The AY-3-8912 Programmable Sound Generator (PSG) is a LSI Circuit which can produce a wide variety of complex sounds under software control. The AY-3-8912 is manufactured in the General Instrument N-Channel Ion Implant Process. Operation requires a single +5V power supply a TTL compatible clock, and a microprocessor controller such as the General Instrument 16-bit CP1610 or one of the PIC1650 series of 8-bit microcomputers.
The PSG is easily interfaced to any bus oriented system. Its flexibility makes it useful in applications such as music systems, sound effects generation, audible alarms, tone signalling and FSK modems. The analog sound outputs can provide 4 bits of logarithmic digital to analog conversion, greatly enhancing the dynamic range of the sounds produced.
In order to perform sound effects while allowing the processor to continue its other tasks, the PSG can continue to produce sound after the initial commads have been given by the control processor. The fact that realistic sound production often involves more than one effect is satisfied by the three independently controllable channels available in the PSG.
All of the circuit control signals are digital in nature and intended to be provided directly by a microprocessor/microcomputer. This means that one PSG can produce the full range of required sounds with no change in external circuitry. Since the frequency response of the PSG ranges from sub-audible at its lowest frequency to postaudible at its highest frequency, there are a few sounds which are beyond reproduction with only the simplest electrical connections.
Since most applications of a microprecessor/PSG system would also require interfacing between outside world and the microprocessor this facility has been designed into the PSG. The AY-3-8912 has one port and 28 leads.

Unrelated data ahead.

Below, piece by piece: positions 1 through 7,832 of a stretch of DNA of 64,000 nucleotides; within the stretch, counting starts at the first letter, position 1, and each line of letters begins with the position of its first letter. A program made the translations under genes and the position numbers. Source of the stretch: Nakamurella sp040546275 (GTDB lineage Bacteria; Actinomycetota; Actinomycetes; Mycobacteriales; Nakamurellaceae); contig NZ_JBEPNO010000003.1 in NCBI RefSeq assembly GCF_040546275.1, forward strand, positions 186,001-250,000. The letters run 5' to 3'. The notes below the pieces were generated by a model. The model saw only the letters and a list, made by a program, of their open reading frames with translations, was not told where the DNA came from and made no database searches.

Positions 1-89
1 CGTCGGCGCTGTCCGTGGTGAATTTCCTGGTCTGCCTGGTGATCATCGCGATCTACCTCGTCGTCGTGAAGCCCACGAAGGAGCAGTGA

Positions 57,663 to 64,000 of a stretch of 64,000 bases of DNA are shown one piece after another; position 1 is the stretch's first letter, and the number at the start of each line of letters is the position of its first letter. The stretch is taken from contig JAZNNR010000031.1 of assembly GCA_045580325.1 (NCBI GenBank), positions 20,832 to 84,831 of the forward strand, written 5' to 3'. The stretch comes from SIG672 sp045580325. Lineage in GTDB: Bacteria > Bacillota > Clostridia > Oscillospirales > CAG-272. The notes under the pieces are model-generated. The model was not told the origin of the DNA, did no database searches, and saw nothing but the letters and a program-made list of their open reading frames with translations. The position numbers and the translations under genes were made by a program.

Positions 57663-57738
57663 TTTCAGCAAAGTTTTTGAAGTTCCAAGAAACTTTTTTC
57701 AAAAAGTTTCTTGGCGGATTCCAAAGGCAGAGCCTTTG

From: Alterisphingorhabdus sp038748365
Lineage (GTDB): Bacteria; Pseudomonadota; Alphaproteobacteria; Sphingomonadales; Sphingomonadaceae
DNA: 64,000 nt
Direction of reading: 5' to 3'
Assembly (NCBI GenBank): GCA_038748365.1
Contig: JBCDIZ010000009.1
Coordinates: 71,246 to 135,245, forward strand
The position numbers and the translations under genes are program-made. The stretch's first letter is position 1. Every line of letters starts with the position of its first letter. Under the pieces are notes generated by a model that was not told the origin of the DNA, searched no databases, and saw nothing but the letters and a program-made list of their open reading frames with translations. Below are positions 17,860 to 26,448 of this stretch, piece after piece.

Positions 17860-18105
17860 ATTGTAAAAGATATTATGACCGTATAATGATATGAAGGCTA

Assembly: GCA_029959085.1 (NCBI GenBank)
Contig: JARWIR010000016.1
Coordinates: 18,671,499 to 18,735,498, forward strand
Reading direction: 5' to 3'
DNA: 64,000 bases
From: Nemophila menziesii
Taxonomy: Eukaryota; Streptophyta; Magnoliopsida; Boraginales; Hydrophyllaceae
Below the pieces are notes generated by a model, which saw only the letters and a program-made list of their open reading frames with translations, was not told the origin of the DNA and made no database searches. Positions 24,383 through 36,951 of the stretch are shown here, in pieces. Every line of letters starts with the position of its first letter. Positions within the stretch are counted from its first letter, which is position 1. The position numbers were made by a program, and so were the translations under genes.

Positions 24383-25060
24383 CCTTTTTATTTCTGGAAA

PIN CONFIGURATION 28 LEAD DUAL IN LINE AY-3-8912 Top View ___________________ | \___/ | ANALOG CHANNEL C -|1 28|- DA0 | | TEST 1 -|2 27|- DA1 | | Vcc (+5V) -|3 26|- DA2 | | ANALOG CHANNEL B -|4 25|- DA3 | | ANALOG CHANNEL A -|5 24|- DA4 | | Vss(GND) -|6 23|- DA5 | | IOA7 -|7 22|- DA6 | | IOA6 -|8 21|- DA7 | | IOA5 -|9 20|- BC1 | | IOA4 -|10 19|- BC2 | | IOA3 -|11 18|- BDIR | | IOA2 -|12 17|- A8 | | _____ IOA1 -|13 16|- RESET | | IOA0 -|14 15|- CLOCK |___________________| PIN FUNCTIONS DA7-DA0 (input/output/high impedance) Data/Address 7--0: pins 21--28 These 8 lines comprise the 8-bit bidirectional bus used by the microprocessor to send both data and addresses to the PSG and to recieve data from the PSG. In the data mode, DA7--DA0 correspond to Register Array bits B7-B0. In the address mode, Da3--Da0 select the register number (0--17) and a DA7--DA4 in conjunction with address inputs A8 for high order address (chip select). A8 (input): pin 17 Address 8 These "extra" address bit is made available to enable the positioning of the PSG (assigning a 16 word memory space) in a total 512 word memory area rather than a 256 word memory area as defined by address bits DA7--DA0 alone. If the memory size does not require the use of this extra address line it may be left unconnected as it is provided with an on-chip pull-up resistor. In "noisy" environments, however, it is recommended that A8 is tied to +5V, if it is not to be used. _____ RESET (input): pin 16 For initialization/power-on purposes, applying a logic "0" (ground) to the reset pin will reset all registers to "0". The reset pin is provided with an on-chip pull-up resistor. CLOCK (input): pin 15 This TTL-compatible input sipplies the timing reference for the Tone, Noise and Envelope Generators. BDIR, BC2, BC1 (inputs: pins 18, 19, 20 Bus DIRection, Bus Control 2, 1 These bus control signals are generated directly by the CP1610 series of microprocessors to control all external and internal bus operations in the PSG. When using a processor other than the CP1610, these signals can be provided either by comparable bus signals or by simulating the signals on I/O lines or the processor. The PSG decodes these signals as illustrated in the follwing: BDIR BC2 BC1 CP1610 PSG FUNCTION FUNCTION 0 0 0 NACT INACTIVE. See 010 (IAB). 0 0 1 ADAR LATCH ADDRESS, See 111 (INTAK). 0 1 0 IAB INACTIVE. The PSG/CPU bus is inactive DA7--DA0 are in high impedance state. 0 1 1 DTS READ FROM PSG. This signal causes the contents of the register which is currently addressed to appear on the PSG/CPU bus. DA7--DA0 are in the output mode. 1 0 0 BAR LATCH ADDRESS. See 111 (INTAK). 1 0 1 DW INACTIVE. See 010 (IAB). 1 1 0 DWS WRITE TO PSG. This signal indicates that the bus contains register data which should be latched into the currently addressed register. DA7--DA0 are in the input mode. 1 1 1 INTAK LATCH ADDRESS. This signal indicates that the bus contains a register address which should be latched in the PSG. DA7--DA0 are in input mode. While interfacing to a processor other than the CP1610 would simply require simulating the above decoding, the redundancies in the PSG functions vs bus control signals can be used to advantage in that only four of the eight possible decoded bus functions are required by the PSG. This could simplify the programming of the bus control signals to the following, which would only require that the processor generate two bus control signals (BDIR and BC1, with BC2 tied to +5V). BDIR BC2 BC1 PSG FUNCTION 0 1 0 INACTIVE. 0 1 1 READ FROM PSG. 1 1 0 WRITE TO PSG. 1 1 1 LATCH ADDRESS. ANALOG CHANNEL A, B, C (outputs): pins 5, 4, 1 Each of these signals is the output of its corresponding D/A Converter, and provides an up to 1V peak-peak signal representing the complex sound waveshape generated by the PSG. IOA7--IOA0 (input/output): pins 7--14 Input/Output A7--A0 This parallel input/output port provides 8 bits of prarllel data to/from the PSG/CPU bus from/to any external devices connected to the IOA pins. Each pin is provided with an on-chip pull-up resistor, so that when in the "input" mode, all pins will read normally high. Therefore, the recommended method for scanning external switches would be to ground the input bit. TEST 1: pin 2 This pin is for General Instrument test purposes only and should be left open - do not use as tie-point. Vcc: pin 3 Nominal +5Volt power supply to the PSG. Vss: pin 6 Ground reference for the PSG. ARCHITECTURE The AY-3-8912 is a register oriented Programmable Sound Generator (PSG). Communication between the processor and the PSG is based on the concept of memory-mapped I/O. Control commands are issued to the PSG by writing to 16 memory-mapped rigisters. Each of the 16 registers within the PSG is also readable so that the mircroprocessor can determine, as necessary, present states or stored data values. All functions of the PSG are controlled through the 16 registers which once programmed, generate and sustain the sounds, thus freeing the system processor for other tasks. REGISTER ARRAY The principle element of the PSG is the array of 16 read/write control registers. These 16 registers lock to the CPU as a block of memory and as such occupy a 16 word block out of 512 possible addresses. The 9 address bits (8 bits on the common data/address bus, and 1 separate address bit A8) are decoded as follows: ___ ___ ___ ___ ___ ___ ___ ___ ___ | | | | | | | | | | | A8|DA7|DA6|DA5|DA4|DA3|DA2|DA1|DA0| |___|___|___|___|___|___|___|___|___| | | | | | | | | | | | 1 | 0 | 0 | 0 | 0 | 0 | 0 | 0 | 0 | |___|___|___|___|___|___|___|___|___| THRU ___ ___ ___ ___ ___ ___ ___ ___ ___ | | | | | | | | | | | 1 | 0 | 0 | 0 | 0 | 1 | 1 | 1 | 1 | |___|___|___|___|___|___|___|___|___| \_________________/ \_____________/ \/ \/ HIGH ORDER LOW ORDER (Chip Select) (Register No.) The four low order address bits select one of the 16 registers (R0--R15). The 5 high order address bits function as "chip selects" to control the tri state bidirectional buffers (when the high order address bits are "incorrect", the bidirectional buffers are forced to a high impedance state). High order address bit A8 is fixed in the PSG design to recognize a 1 code; high order address bits DA7--DA4 may be maskk-programmed to any 4-bit code by a special order factory mask modification. Unless otherwise specified, address bits DA7--DA4 are programmed to recognize only a 0000 code. A valid high order address latches the register address (the low order 4 bits) in the Register Address Latch/Decode block. A latched address will remain valid until the receipt of a new address, enabling multiple reads and writes of the same register contents without the need for redundant re-addressing. Conditioning of the Register Address Latch/Decode and Bidirectional Buffers to recognize the bus function required (anactive, latch address, write data, or read) is accomplished by the Bus Control Decode block. SOUND GENERATING BLOCKS The basic blocks in the PSG which produce the programmed sounds include: Tone Generator produce the basic square tone frequencies for each channel (A, B, C) Noise Generator produces a frequency modulated pseudo random pulse width square wave output. Mixers combine the outputs of the Tone Generators and the Noise Generator. One for each channel (A, B, C) Amplitude Control provides the D/A Converters with either a fixed or variable amplitude pattern. The fixed amplitude is under direct CPU control; the variable amplitude is accomplished by using the output of the Envelope Generator. Envelope Generator Produces an envelope pattern which can be used to amplitude modulate the output of each Mixer D/A Converters the three D/A Converters each produce up to a 16 level output signal as determined by the Amplitude Control I/O PORT One additional blcoks is shown in the PSG Block Diagramm which has nothing directly to do with the production of sound - this is an I/O Port (A). Since virtually all uses or microprocessor-based sound would require interfacing between the outside world and the processor, this facility has been included in the PSG. Data to/from the CPU bus may be read/written to the 8-bit I/O Port without affecting any other function of the PSG. The I/O Port is TTL-compatible and is provided with internal pull-ups on each pin. OPERATION Since all functions of the PSG are controlled by the processor via a series of regiser loads, a detailed description of the PSG operation can best be accomplished by relating each PSG function to the control of its corresponding register. The function of creating or programming a specific sound or sound effect logically follows the control sequence listed: Operation Registers Function Tone Generator Control R0--R5 Program tone peroids. Noise Generator Control R6 Program noise peroid. Mixer Control R7 Enable tone and/or noise on selected channels. Amplitude Control R8--R10 Select "fixed" or "envelope- variable" amplitudes. Envelope Generator Control R11--R13 Program envelope period and select envelope pattern. Tone Generator Control (Registers R0, R1, R2, R3, R4, R5) The frequency of each square wave generated by the three Tone Generators (one each for Channels A, B, and C) is obtained in the PSG by first counting down the input clock by 16, the by further counting down the result by the programmed 12-bit Tone Period value. Each 12-bit value is obtained in the PSG by combining the contents of the relative Coarse and Fine Tune registers, as illustrated in the following: Coarse Tune Registers Channel Fine Tune Register R1 A R0 R3 B R2 R5 C R4 B7 B6 B5 B4 B3 B2 B1 B0 B7 B6 B5 B4 B3 B2 B1 B0 \_________/ I \ / / \/ I \ / / NOT USED I I ____________/ / / I/ ___/ TP11 TP10 TP9 TP8 TP7 TP6 TP5 TP4 TP3 TP2 TP1 TP0 12-bit Tone Period (TP) to Tone Generator Noise Generator Control (Register R6) The frequency of the noise source is obtained in the PSG by first counting down the input clock by 16, then by further counting down the result by the programmed 5-bit Noise Period value. This 5-bit value consists of the lower 5-bits (B4-B0) of register R6, as illustrated in the following: Noise Period Register R6 B7 B6 B5 B4 B3 B2 B1 B0 \______/ \___________/ \/ \/ NOT USED 5-bit Noise Period (NP) to Noise Generator Mixer Control-I/O Enable (Register R7) ______ Register R7 is a multi functional Enable register which controls the three Noise/Tone Mixers and the general purpose I/O Port. The Mixers, as previously described, combine the noise and tone frequencies for each of the three channels. The determination of combining neither/either/both noise and tone frequencies on each channel is made by the stae of bits B5-B0 or R7. The direction (input or output) of the general purpose I/O Port (IOA) is determined by the state of bit B6 or R7. These functions are illustrated in the following: Mixer Control-U/O Enable Register R7 B7 B6 B5 B4 B3 B2 B1 B0 NOT USED____/ I \______/ \______/ I __\/ \/_______ ____________ / I___________ I__________ Input Enable Noise Enable Tone Enable <-- Function I/O Port A C B A C B A <-- Channel Amplitude Control (Registers R8, R9, R10) The amplitudes of the signals generated by each of the three D/A Converters (one each for Channels A, B, and C) is determined by the contents of the lower 5 bits (B4--B0) of registers R8, R9, and R10 as illustrated in the follwing: Amplitude Control Register Channel R8 A R9 B R10 C B7 B6 B5 B4 B3 B2 B1 B0 \______/ I \________/ \/ I \/ NOT USED I L3 L2 L1 L0 I 4-bit "fixed" amplitude Level. I M amplitude "Mode" Envelope Generator Control (Registers R11, R12, R13) To accomplish the generation of fairly complex envelope patterns, two independent methods of control are provided in the PSG: first, it is possible to vary the frequency of the envelope using registers R11 and R12; and second, the relative shape and cycle pattern of the envelope can be varied using register R13. The following paragraphs explain the details of the envelope control functions, describing first the envelope period control and then the envelope shape/cycle control. ENVELOPE PERIOD CONTROL (Registers R11, R12) The frequency of the envelope is obtained in the PSG by first counting down the input clock by 256, then by further counting down the result by the programmed 16-bit Envelope Peroid value. This 16-bit value is obtained in the PSG by combining the contents of the Envelope Coarse and Fine Tune registers, as illustrated in the following: Envelope Envelope Coarse Tune Registers Fine Tune Register R12 R11 B7 B6 B5 B4 B3 B2 B1 B0 ____ B7 B6 B5 B4 B3 B2 B1 B0 / \ / I I \ / I I \ / I I \ / I TP15 TP14 TP13 TP12 TP11 TP10 TP9 TP8 TP7 TP6 TP5 TP4 TP3 TP2 TP1 TP0 16-bit Envelope Period (EP) to Envelope Generator ENVELOPE SHAPE/CYCLE CONTROL (Register R13) The Envelope Generator further counts down the envelope frequency by 16, producing a 16-state per cycle envelope pattern as defined by its 4-bit counter output, E3, E2, E1, E0. The particular shape and cycle pattern of any desired envelope is accomplished by controlling the count pattern (count up/count down) of the 4-bit counter and by defining a single-cycle or repeat-cycle pattern. This envelope shape/cycle control is contained in the lower 4 bits (B3--B0) of register R13. Each of these 4 bits controls a function in the envelope generator, as illustrated in the following: Envelope Shape/Cycle Control Register (R13) B7 B6 B5 B4 B3 B2 B1 B0 Function \_________/ I I I I_____ Hold \ \/ I I I________ Alternate I To Envelope NOT USED I I___________ Attack I Generator I______________ Continue / I/O Port Data Store (Register R14) Register R14 functions as intermediate data storage register between PSG/CPU data bus (DA0--DA7) and the I/O port (IOA7--IOA0). Using register 14 for the transfer of I/O data has no effect on sound generation. D/A Converter Operation Since the primary use of the PSG is to produce sound for the highly imperfect amplitude detection mechanism of the human ear, the D/A conversion is performed in logarithmic steps with a normalized voltage range of from 0 to 1 Volt. The specific amplitude control of each of the three D/A Converters is accomplished by the three sets of 4-bit outputs of the Amplitude Control block, while the Mixer outputs provide the base signal frequency (Noise and/or Tone).